Come greet the dawn and stand beside us

28 07 2013

Putin’s Russia is not a great place for queer folk.

Of course, it’s also not a great place for dissident folk and Chechen folk and Jewish folk and African folk and any folk who can’t be fitted into a Putin-defined slot of “good Russian citizen”.

Still, it’s the anti-LGBT legislation and violence which has led to a call for the boycott of Russian vodka. Dan Savage, noting a) the uneven prospects for a boycott of the 2014 Winter Olympics  and b) how much vodka is sold in gay bars, kicked off the vodka-boycott:

But [Olympics] boycott or no boycott there is something we can do right here, right now, in Seattle and other US cities to show our solidarity with Russian queers and their allies and to help to draw international attention to the persecution of gay men, lesbians, bisexuals, trans people, and straight allies in Putin’s increasingly fascistic Russia: DUMP RUSSIAN VODKA.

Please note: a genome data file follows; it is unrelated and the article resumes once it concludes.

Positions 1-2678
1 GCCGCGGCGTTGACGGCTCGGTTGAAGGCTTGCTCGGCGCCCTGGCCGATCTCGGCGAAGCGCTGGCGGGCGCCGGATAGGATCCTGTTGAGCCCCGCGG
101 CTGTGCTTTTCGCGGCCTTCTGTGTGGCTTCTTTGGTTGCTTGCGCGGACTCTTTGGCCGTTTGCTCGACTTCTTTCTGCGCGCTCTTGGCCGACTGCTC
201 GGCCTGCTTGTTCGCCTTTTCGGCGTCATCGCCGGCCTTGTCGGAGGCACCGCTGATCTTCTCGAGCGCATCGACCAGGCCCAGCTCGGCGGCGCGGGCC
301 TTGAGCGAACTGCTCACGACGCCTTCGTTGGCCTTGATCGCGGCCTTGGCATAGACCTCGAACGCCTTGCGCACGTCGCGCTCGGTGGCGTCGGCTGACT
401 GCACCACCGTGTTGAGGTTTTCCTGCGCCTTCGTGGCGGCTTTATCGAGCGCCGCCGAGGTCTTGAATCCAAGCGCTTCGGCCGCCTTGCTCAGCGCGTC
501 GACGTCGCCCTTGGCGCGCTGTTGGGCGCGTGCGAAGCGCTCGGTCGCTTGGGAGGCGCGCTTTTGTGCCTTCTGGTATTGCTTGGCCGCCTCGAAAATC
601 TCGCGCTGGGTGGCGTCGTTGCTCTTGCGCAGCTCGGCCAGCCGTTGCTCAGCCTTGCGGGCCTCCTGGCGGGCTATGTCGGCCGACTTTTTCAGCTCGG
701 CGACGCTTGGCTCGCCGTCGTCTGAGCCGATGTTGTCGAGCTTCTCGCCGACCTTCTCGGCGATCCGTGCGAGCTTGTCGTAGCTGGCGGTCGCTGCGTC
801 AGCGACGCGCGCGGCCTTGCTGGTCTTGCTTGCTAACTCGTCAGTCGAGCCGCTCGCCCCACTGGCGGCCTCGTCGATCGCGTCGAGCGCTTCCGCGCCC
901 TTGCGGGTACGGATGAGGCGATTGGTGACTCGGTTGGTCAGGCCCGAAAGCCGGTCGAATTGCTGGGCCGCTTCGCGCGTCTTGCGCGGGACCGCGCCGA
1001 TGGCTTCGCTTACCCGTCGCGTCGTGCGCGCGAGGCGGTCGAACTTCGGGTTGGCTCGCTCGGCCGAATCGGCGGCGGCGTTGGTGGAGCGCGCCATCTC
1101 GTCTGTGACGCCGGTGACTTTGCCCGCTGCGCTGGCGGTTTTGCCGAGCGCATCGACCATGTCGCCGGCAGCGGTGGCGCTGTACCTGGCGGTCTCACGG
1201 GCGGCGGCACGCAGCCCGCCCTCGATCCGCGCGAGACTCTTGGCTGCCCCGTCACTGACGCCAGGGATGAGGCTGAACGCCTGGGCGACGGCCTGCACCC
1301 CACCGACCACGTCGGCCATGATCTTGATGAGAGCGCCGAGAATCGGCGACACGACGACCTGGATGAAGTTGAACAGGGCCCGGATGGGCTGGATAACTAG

I’ve participated in a few boycotts in my life, and am unopposed to them in principle, even if I question their effectiveness. Given how much Russian hooch is sold in North America, this attempt has a good chance materially to affect some Russian companies, which might maybe possibly could lead them to ask Putin to back off which almost certainly will not lead Putin to back off.

Still, a well-organized boycott can at least serve to heighten awareness of an issue and increase solidarity among the boycotters, which ain’t beanbag.

The question I have, however, is whether this really will, as Savage put it, “show our solidarity with Russian queers and their allies” in a way that will actually help them.

What if this doesn’t help them? What if this hurts them? What then?

In other words, should those Russian queers and their allies take the lead and tell us what they want and need, what they think will work, and what we can do to help them?

If they say RIGHT ON! to the boycott, then okay, RIGHT ON!

But I’d like to hear them say it, first.

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